Students Find Voice and Share It In Poetry for the People

By Sadie Peckens


Can a single course change one’s life? According to alumni and teachers of Poetry for the People, IDST (Interdisciplinary Studies) 36, absolutely. Ike Pinkston, an underground rap artist for musical group Bored Stiff, a member of the Frisco Five hunger strikers, and an active alum of IDST 36 said, “This class will forever have a place in my heart. I will never forget this course. It had that much impact on my life, and who I am today.”

“Anybody going through a hardship should take this course. A lot of people turn to religion. I would say this is like a religion. It’s more deeply self-medicating,” Pinkston added. “And you don’t have to know all the ins and outs of poetry….That’s part of what it’s about, opening people’s eyes to a different avenue of expression.”

The course continues its legacy at City College this semester. It combines analysis of poems from multiple traditions across time with a focus on community and social justice. Leslie Simon, Interdisciplinary Studies Instructor and IDST 36 founder, began the course at City College in 1975 to create a public forum for poetry and to teach poetry as a voice for revolution.

“It goes back to a trip I made with my partner in Mexico in 1974,” Simon said. “I encountered the muralists. It was a very powerful impression. I came back to California via Chicago, my hometown, and there was a whole community mural project going on there. I thought, ‘I love that artists get to share their work…How can we do that with poetry?’”

Determined to make that happen, Simon wrote and sent a class proposal to 15 colleges. She was hired to teach the class in the City College Interdisciplinary Studies department in 1975. Since that time, the course has been taught by different people, and Simon believes, “there’s a lot of magic in that. No one should own Poetry for the People.”

Illustration by Manon Cadenaule/The Guardsman

Today, the course remains grounded in the roots of its founding. Each semester, the class brings poetry to the community. For example, Lauren Muller, CCSF Interdisciplinary Department Chair and IDST 36 instructor this semester, explained that during the summer IDST 36 students participated in a poetry exchange with students in the San Francisco County Jail. Also, there is a public reading at the end of each semester. Alumni return for end-of-semester readings because, “it’s almost like an extended family,” Pinkston said.

“One of the things I try to do in the class is establish a sense of community by encouraging students to share their own thoughts and feelings,” Muller said. “In doing so, we create ‘beloved community,’ a term that comes out of the civil rights movement. The term was invoked by Martin Luther King Jr. …it was the idea of people coming together across differences for a common movement.”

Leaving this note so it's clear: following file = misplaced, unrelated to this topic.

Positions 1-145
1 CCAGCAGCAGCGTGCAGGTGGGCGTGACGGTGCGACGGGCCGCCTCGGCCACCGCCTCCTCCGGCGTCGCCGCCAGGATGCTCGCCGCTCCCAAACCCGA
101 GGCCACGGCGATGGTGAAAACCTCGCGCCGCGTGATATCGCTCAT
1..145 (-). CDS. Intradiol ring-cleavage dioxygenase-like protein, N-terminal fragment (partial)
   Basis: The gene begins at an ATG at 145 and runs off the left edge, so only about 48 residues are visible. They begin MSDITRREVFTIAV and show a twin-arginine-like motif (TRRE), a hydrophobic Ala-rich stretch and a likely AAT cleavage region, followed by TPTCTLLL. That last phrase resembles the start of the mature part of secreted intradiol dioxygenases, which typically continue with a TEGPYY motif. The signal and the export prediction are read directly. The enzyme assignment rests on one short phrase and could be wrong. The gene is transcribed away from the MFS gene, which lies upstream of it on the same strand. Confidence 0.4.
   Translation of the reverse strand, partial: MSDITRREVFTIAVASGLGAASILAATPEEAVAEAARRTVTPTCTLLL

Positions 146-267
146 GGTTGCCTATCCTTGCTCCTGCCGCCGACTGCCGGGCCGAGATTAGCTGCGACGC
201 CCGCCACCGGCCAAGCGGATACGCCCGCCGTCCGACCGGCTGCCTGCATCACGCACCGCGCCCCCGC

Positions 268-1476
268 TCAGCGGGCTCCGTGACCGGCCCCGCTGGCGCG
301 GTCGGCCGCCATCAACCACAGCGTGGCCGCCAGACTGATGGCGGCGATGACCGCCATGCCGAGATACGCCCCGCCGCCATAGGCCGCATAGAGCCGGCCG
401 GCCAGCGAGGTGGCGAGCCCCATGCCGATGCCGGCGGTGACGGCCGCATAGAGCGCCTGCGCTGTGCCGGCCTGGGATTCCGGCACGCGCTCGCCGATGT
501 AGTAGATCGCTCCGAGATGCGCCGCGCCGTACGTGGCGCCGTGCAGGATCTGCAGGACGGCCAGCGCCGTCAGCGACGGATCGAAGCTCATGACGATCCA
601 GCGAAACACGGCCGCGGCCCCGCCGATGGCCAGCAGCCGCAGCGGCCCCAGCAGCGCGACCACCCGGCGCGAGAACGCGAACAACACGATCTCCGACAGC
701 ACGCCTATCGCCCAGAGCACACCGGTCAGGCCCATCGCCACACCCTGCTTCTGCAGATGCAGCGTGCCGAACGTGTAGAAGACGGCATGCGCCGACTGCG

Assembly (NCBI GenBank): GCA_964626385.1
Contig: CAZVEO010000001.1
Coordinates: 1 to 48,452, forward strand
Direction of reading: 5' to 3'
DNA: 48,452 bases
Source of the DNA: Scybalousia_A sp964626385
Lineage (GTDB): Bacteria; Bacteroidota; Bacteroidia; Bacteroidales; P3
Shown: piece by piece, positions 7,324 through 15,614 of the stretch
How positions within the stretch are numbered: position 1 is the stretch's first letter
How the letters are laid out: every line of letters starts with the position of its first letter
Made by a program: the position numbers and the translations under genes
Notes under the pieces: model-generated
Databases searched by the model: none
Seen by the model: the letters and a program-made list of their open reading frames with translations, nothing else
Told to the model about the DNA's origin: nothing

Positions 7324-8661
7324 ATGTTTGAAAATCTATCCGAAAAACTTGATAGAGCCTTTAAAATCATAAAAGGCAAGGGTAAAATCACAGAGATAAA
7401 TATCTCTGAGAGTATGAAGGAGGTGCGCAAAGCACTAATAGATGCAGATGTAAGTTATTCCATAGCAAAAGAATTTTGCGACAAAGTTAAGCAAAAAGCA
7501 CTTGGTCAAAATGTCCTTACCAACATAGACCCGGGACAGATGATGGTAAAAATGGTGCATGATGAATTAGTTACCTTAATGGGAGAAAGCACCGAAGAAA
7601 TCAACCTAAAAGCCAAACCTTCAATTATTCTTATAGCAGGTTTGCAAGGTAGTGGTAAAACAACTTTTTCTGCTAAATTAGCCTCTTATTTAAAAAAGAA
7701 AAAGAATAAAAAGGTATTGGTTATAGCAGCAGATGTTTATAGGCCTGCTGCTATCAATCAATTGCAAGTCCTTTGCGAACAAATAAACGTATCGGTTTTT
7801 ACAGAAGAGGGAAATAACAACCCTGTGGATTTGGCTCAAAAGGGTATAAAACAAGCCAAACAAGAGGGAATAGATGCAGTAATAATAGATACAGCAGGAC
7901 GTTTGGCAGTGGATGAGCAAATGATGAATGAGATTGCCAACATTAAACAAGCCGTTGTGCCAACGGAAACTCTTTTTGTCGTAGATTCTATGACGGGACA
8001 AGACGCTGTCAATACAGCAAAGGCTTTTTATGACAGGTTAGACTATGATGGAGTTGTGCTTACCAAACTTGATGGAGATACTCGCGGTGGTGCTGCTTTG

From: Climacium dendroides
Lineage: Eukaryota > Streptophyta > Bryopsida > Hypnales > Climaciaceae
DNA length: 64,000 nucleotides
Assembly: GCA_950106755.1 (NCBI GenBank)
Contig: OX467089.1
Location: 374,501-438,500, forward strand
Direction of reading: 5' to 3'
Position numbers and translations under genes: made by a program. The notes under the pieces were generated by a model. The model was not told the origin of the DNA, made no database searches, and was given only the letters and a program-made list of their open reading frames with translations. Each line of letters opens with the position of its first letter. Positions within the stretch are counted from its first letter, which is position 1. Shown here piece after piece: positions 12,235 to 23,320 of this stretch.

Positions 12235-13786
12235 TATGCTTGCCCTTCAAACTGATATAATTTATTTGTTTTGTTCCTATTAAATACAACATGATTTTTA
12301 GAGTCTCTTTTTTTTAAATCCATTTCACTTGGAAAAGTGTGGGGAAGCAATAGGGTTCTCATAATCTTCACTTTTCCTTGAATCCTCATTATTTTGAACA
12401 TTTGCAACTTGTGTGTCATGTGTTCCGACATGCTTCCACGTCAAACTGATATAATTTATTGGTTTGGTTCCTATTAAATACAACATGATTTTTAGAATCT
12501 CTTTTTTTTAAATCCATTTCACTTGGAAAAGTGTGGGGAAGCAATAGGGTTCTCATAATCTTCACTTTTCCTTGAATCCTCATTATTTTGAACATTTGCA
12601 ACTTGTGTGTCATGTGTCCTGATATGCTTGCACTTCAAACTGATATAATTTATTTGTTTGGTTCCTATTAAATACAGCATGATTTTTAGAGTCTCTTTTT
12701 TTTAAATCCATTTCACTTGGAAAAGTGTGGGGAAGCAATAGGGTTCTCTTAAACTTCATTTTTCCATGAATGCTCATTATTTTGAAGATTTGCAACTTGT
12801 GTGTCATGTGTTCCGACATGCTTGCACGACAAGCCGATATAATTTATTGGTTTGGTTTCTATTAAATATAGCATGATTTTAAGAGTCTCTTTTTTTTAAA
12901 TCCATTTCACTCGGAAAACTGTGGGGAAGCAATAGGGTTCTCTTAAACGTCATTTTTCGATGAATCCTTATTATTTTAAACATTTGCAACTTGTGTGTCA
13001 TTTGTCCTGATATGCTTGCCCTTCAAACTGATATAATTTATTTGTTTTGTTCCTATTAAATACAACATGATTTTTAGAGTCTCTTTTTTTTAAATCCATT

Even with the course being online due to COVID-19, Muller plans to make poetry interactive and public, through online community readings, open mics, and Zoom meetings with guest poets. Ladan (Ladi) Khoddam-Khorasani, an alum of the course who will be a teaching assistant this semester, said her “number one priority is to nurture the community online.”

Asked who should take the course, Tehmina Khan, English instructor and previous Poetry for the People instructor, responded, “I think everyone should take the course. Scientists, artists, people of all ethnic backgrounds.” Khan stressed that the course helps students find and develop their own writing voice. “This course teaches you to speak your truth,” Khoddam-Khorasani said.

Khan explained the importance of poetry, saying poems can be the, “consciousness of our time. The point of poetry is to inspire us, to move us, and to make us feel,” Khan stated, going on to say, “We are always reading nonfiction. We are always looking for facts. Poetry takes us to a different level of truth. Facts are just facts. Poetry gives us a sensibility.”

“I think we need poetry at all the campuses. As credit classes, as noncredit classes, as ways of building community,” Khan said, for when in-person instruction resumes.

City College’s offerings in the arts and noncredit courses have been reduced by recent class cuts.

“The more opportunity that people have to express themselves, to make meaning of the day to day life we are living in, the richer we are as a society,” said Khan about the importance of the arts.

Khoddam-Khorasani believes this course satisfies a universal need. “Poetry is so necessary at all times, but especially in times of crisis,” she said. “I return to poems every day. Poems will always be there for us. I think this class is more essential than ever. I think poets and artists are absolutely essential. My wish is that every student at City College would take this class.”

The Guardsman